Ten days ago, Technical Sgt. Brian Stiles marched down Pennsylvania Avenue to celebrate the swearing in of President Barack Obama in front of thousands of spectators as a member of the 2013 Inaugural Parade in Washington, D.C.
Just another day of work.
Stiles, a 1993 Chugiak High graduate, is a trumpeter in Ceremonial Brass — one of six United States Air Force bands.
He wasn’t the only one with ties to Eagle River marching in the parade. Stiles was joined by former Gruening Middle School student Bennett Hoback, who rode with Culver Military Academy’s Black Horse Troop.
The Jan. 21 event marked Stiles’ third Inaugural Parade.
“I knew what to expect,” he said. “I can play the day through in my mind before it even happened.”
Ceremonial Brass performs at about 1,000 ceremonies each year, Stiles said, about 90 percent of which are funerals at Arlington National Cemetery. Some of the more notable funerals he’s been a part of included President Ronald Reagan, President Gerald Ford and Sen. Ted Stevens.
“That was a nice thing to be part of being from the state of Alaska,” he said of the service for Stevens, who served in the U.S. Senate for 40 years.
Though he’s played in front of high-profile dignitaries — including Queen Elizabeth II, British Prime Minister David Cameron, and even Obama — the Inaugural Parade was different because it’s an event specifically for the president, Stiles said.
“The whole day is to honor him,” he said.
This year marked the 16th Inaugural Parade that Ceremonial Brass has marched in, Stiles said. He doesn’t take the three he’s participated in for granted.
“I feel very fortunate to have done those,” he said. “A lot of those are important parts of history.”
The same goes for his job.
Though he’s appeared on The Today Show and played the national anthem before New York Mets and Yankees games, Stiles said he doesn’t let his high-profile gigs go to his head.
“I feel very, very honored and lucky to have this job,” he said. “A lot of people would do anything to have my job.”
The latter is something he never wants to forget.
“I always have to constantly remind myself what I’m doing and how fortunate I am to be part of that,” Stiles said. “Not a lot of people get to do what I do.”
Stiles is one of 38 members in his percussion and brass ensemble. Being accepted is no easy task.
A military band position opens about once every six months to a year, he said, and as many as 100 musicians try out for the one and only spot.
During auditions, the judges and musicians never meet face to face, Stiles said. Each performer plays concealed behind a screen and is evaluated solely on ability.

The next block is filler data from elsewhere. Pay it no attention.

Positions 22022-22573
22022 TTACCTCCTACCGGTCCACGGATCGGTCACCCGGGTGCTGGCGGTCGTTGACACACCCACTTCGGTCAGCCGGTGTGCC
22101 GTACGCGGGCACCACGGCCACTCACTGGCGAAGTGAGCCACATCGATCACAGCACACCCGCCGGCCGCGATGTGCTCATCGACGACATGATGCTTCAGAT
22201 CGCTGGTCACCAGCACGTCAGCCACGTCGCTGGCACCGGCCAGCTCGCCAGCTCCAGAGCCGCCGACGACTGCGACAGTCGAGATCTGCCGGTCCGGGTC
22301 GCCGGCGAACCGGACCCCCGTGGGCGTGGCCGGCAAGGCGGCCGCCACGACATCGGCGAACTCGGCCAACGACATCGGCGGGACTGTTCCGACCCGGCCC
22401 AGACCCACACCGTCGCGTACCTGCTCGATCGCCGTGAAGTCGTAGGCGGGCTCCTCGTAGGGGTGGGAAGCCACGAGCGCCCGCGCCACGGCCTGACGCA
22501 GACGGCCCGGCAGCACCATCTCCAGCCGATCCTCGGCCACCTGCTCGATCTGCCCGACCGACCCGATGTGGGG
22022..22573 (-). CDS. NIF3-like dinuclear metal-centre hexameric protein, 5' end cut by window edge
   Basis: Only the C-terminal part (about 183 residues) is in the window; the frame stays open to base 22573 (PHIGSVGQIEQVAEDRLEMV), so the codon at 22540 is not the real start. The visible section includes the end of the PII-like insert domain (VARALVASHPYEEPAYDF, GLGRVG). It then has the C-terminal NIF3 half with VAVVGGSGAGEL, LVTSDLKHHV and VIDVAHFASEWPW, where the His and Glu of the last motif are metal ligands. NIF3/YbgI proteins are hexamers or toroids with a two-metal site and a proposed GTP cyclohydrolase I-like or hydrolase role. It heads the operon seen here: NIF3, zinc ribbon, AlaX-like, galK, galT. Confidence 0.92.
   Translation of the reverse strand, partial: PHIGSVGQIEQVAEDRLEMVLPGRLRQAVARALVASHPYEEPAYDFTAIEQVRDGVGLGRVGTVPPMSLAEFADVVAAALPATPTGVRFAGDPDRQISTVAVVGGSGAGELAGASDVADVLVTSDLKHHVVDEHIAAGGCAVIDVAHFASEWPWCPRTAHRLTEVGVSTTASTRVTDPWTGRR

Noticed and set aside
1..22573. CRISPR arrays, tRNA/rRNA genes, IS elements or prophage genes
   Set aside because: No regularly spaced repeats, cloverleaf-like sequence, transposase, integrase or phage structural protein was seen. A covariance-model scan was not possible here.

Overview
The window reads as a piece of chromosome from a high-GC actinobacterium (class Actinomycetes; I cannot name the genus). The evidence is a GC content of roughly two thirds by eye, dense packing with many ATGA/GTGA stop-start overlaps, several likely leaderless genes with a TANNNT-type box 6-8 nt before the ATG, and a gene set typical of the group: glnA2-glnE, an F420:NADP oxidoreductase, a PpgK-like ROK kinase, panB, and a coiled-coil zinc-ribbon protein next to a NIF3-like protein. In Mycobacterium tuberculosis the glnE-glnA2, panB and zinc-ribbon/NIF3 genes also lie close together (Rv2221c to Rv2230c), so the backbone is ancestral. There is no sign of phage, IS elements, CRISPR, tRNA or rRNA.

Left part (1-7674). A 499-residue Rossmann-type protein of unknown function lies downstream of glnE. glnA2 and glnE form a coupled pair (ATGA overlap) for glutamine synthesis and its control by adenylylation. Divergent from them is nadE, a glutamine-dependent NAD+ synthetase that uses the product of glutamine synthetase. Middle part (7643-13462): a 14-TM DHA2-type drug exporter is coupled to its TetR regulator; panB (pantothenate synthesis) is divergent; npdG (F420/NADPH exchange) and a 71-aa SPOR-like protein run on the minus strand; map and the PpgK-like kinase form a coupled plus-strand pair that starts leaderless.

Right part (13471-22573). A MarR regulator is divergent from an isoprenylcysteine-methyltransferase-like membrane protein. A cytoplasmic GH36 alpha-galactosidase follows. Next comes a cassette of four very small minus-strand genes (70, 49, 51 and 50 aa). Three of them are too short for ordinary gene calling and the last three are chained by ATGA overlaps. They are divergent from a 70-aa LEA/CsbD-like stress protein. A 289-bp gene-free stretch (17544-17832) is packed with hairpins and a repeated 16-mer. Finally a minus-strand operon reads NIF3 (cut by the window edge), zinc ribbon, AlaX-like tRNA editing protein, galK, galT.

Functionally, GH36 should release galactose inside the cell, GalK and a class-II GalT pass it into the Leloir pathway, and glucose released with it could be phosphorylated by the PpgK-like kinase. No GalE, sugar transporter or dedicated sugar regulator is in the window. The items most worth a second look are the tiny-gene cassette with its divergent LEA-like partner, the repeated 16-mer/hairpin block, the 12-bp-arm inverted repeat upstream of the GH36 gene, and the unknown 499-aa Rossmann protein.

Most aspiring military musicians are offered a position one out of every 10 auditions, Stiles said.
And Stiles doesn’t expect that trend to change anytime soon.
“I’ve been here for 10 years now and people just keep getting better,” he said. “If I had to take an audition now, who knows if I would get the job.”
Stiles was more fortunate than most when he auditioned for Ceremonial Brass a decade ago.
In just his third audition, Stiles was one of three trumpet players selected from 45 candidates because the military had an increased demand due to a rise in funerals for WWII veterans. Stiles said he plans to stay with the band for at least another 10 years.
Stiles hails from a musical family.
His mother taught classical music at Eagle River Elementary for more than two decades.
“I was always around music,” he said.
Stiles picked up his first trumpet in fifth grade. He continued to play throughout middle and high school and joined the marching band at the University of Idaho, where he earned a music education degree in 1997.
Three years later, Stiles graduated from the Yale School of Music with a master’s in trumpet performance. He is currently pursuing a doctorate in brass pedagogy from Indiana University.
Passion for music
Stiles has always been passionate about music and knew he wanted to pursue a career in the field.
“I always knew I enjoyed music,” he said. “That’s what came the easiest.”
But, he said, getting to where he is now was anything but easy.
“I was not a natural by an means,” Stiles said. “I worked extremely hard.”
While his job allows Stiles to perform at the country’s more glamorous events, like the inaugural ball, he never forgets who he’s representing.
“I serve my country by playing music,” Stiles said. “It’s always an honor to do any ceremony that we do.”
With funerals serving as a majority of those events, Stiles’ day to day is anything but glamorous.
“It’s always a good reality check to remind myself why I got hired,” he said. “We’re there for the families.”
That means playing Taps multiple times a day in front of grieving family members.
“That’s why I got hired, to play 24 notes,” Stiles said. “But it’s a very important 24 notes.”
Contact Mike Nesper at 694-2727 or email@example.com.